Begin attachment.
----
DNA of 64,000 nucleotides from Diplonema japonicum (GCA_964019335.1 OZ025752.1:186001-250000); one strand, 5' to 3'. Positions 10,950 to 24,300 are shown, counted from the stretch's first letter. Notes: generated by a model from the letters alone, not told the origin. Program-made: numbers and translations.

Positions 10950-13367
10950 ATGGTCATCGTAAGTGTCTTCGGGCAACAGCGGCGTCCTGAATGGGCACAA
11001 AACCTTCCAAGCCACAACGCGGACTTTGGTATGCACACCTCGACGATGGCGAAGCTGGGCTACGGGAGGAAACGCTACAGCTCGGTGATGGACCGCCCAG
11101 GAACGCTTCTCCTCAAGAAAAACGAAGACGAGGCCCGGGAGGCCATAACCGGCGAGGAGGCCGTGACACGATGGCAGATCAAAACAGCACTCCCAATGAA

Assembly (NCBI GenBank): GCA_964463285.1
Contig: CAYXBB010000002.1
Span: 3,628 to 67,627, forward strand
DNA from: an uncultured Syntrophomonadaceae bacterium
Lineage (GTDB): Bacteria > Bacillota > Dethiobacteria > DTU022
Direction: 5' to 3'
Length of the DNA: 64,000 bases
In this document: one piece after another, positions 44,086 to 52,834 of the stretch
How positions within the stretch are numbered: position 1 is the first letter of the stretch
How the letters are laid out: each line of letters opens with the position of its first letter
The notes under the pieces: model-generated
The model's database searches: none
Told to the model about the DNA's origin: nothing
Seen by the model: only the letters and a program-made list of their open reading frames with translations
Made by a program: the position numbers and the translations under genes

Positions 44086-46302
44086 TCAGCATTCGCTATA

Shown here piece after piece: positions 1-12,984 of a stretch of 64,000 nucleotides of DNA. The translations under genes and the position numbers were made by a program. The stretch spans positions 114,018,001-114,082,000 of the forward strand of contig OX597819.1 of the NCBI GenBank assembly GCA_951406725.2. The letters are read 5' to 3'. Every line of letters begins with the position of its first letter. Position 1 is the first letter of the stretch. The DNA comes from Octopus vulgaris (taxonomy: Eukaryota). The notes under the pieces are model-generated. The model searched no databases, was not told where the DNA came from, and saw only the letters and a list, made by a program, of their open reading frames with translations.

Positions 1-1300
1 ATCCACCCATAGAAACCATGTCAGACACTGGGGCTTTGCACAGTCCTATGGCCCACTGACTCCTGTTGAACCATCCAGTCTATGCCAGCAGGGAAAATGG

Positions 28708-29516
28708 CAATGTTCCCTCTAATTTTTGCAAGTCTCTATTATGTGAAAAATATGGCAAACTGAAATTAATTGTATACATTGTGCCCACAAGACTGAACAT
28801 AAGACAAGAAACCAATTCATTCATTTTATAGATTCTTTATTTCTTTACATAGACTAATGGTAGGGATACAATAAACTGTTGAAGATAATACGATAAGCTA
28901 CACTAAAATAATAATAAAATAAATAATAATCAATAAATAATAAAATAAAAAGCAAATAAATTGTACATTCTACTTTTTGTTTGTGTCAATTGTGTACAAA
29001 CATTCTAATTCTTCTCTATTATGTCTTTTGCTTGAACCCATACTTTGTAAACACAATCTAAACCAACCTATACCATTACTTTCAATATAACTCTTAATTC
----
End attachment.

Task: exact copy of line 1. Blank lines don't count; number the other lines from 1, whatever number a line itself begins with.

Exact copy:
DNA of 64,000 nucleotides from Diplonema japonicum (GCA_964019335.1 OZ025752.1:186001-250000); one strand, 5' to 3'. Positions 10,950 to 24,300 are shown, counted from the stretch's first letter. Notes: generated by a model from the letters alone, not told the origin. Program-made: numbers and translations.